extraction, oxidation, adsorption, the combination of these processes, and the
combination of these processes with hydrodesulfurization to reduce the
consumption of hydrogen. The development of the mentioned processes is
given, along with a discussion of recent studies in this field.


The well-known UOP Merox extraction process [15] for removing

mercaptanes is used for liquefied gases and for all liquid fuel raw fractions.
Mercaptanes are extracted with caustic solution. The solution containing
Merox catalyst and dissolved mercaptanes are oxidized with air to disulfides.
The separated disulfide oil can be hydrotreated or sold as a special product.
Mercaptanes are the most slightly removable sulfur compounds of liquid
raw fuels, and the caustic extraction process is widely applied in the
production of liquid fuels.
Many extraction processes for removing sulfur-containing compounds
have been patented. Some of them are discussed below. Extraction with
polyethylene methylether decreases sulfur content by 30% in petrol, diesel
fuel, gas oil, and other raw oil fractions [16]. Extraction process of gas oil
with aqueous acetone, ethanol, mesityl oxide, and formic acid is also
patented. The reduction of sulfur content was estimated to be in the range
from 86 to 96% [17]. Unpublished experiments conducted at our institute,
found that these solvents resulted in much lower extraction percentages
under the same conditions.
166 H. Rang et al.

Based on our experiments it may be concluded that it is impossible to

obtain low sulfur content in desulfurization process only with extraction
process. However, an extraction process combined with hydrotreating or
oxidation can be very effective. Patented extractive agents used in combina-
tion with hydrotreating include: methanol, acetonitrile, monomethyl-
formamide, dimethylformamide, N-methyl-pyrrolidone, furfural, dimethyl-
sulfoxide [18], and polyethylene glycols [19].
Extraction of sulfur compounds from gas oil using polyethyleneglykol
dimethylether reduces sulfur content by 71%. Deep desulfurization was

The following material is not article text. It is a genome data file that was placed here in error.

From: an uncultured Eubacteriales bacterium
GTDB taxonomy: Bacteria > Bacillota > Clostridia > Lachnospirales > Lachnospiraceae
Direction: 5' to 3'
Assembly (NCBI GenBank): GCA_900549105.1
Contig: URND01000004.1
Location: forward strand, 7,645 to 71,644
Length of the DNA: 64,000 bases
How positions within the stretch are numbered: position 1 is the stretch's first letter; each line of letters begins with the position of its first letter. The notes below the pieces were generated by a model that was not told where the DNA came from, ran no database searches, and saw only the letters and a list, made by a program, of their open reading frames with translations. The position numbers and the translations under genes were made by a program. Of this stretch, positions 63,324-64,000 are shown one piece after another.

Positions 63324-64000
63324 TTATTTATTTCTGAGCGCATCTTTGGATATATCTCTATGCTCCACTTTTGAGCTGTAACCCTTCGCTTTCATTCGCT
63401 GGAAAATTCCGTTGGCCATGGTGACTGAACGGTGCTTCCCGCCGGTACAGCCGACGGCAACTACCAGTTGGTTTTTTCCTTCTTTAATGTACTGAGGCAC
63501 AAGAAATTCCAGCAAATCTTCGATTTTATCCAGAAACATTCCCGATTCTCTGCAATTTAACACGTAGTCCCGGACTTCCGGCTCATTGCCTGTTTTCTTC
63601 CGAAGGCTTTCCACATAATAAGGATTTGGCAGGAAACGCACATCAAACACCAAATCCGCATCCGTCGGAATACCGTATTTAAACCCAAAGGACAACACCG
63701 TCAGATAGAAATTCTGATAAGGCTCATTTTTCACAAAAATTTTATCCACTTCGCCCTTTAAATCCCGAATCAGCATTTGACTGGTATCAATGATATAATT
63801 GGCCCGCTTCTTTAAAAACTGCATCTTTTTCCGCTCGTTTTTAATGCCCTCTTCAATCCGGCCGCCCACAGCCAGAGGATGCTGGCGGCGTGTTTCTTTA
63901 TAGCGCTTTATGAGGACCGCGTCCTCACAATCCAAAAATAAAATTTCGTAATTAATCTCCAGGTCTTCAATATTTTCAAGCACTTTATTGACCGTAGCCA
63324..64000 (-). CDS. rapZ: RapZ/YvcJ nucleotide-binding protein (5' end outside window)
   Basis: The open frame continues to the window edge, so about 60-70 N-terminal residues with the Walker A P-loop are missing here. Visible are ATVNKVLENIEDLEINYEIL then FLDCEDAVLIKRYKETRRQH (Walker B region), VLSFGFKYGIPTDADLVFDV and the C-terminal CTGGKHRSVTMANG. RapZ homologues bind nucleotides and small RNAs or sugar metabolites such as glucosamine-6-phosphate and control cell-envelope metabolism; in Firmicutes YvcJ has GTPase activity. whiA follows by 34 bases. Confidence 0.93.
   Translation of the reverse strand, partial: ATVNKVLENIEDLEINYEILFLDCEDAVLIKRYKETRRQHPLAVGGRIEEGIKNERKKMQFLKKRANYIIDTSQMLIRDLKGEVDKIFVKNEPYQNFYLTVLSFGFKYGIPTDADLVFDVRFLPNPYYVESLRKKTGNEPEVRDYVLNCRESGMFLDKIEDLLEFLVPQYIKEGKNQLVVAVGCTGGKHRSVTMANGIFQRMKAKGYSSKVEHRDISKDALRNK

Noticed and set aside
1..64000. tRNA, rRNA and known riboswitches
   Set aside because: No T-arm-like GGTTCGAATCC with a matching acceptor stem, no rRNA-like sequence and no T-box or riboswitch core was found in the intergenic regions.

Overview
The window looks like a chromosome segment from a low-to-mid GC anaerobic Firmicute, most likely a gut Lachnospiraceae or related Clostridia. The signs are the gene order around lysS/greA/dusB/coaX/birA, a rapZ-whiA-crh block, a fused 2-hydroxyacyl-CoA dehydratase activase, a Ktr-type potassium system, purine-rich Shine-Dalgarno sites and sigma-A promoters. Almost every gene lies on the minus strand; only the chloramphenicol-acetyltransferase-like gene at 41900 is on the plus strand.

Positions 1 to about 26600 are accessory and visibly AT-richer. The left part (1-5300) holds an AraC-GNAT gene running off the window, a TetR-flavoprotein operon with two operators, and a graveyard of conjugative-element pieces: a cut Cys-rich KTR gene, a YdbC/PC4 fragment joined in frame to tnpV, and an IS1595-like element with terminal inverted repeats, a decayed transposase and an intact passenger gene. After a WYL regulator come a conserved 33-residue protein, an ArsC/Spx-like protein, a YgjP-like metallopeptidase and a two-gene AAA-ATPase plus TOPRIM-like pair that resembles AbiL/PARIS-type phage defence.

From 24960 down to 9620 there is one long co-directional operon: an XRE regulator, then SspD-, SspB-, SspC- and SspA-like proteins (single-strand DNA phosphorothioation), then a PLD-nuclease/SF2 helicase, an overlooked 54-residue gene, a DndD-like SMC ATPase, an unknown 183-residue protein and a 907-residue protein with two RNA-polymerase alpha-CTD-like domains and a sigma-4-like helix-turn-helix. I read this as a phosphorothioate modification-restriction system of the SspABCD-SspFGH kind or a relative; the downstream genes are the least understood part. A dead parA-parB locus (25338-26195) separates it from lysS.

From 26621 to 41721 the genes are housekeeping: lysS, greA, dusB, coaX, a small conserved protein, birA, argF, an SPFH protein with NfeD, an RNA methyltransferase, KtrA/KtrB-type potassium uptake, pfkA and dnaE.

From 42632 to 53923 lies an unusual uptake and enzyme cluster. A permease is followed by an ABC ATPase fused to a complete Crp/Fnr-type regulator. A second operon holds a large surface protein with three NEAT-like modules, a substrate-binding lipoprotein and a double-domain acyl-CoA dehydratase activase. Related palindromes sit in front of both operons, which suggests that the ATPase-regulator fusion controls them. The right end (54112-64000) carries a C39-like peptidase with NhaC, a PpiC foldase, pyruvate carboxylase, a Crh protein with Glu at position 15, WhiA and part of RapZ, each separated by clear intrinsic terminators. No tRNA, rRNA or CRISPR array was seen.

obtained using the following hydrotreating [20]. The extraction of raw petrol
using the same extractive agent and only a mild hydrotreatment followed by
complete removal of mercaptanes and thiophenes resulted in 94% removal
[19]. Extraction with heterocyclic nitrogen compounds (pyrrolidones, etc.)
and using the following hydrotreating guarantees sulfur content to be
reduced below 0.01mass% [21].
Analogical results were obtained while using dimethylformamide or
furfural as extractive agents combined with hydrotreating [18]. The
desulfurization yield for light oil and straight-run light gas oil was enhanced
by first extracting the sulfur-containing compounds using acetonitrile
followed by photochemical reaction (UV radiation) combined with air
bubbling through the reaction medium. Sulfur content was reduced from 0.2
to 0.05% [22]. In contrast the above study, most extractive processes are
carried out after an oxidation step, as discussed in the next chapter.


Using the oxidation process it is possible to convert thiophene, benzo-

thiophene, dibenzothiophene and their methyl and higher alkyl derivatives
into sulfones and sulfoxides. These compounds can be removed from the
mixture by extraction with relative polar solvents, adsorption, cooling or
pyrolysis into sulfur dioxide. Desulfurization via oxidation has been studied
already since the beginning of the 1960s. Some concrete examples from this
period are presented below.
Oxidation with peroxides in the presence of a Ni-V catalyst followed by
removal of the oxidized sulfur compounds by thermal decomposition at 300–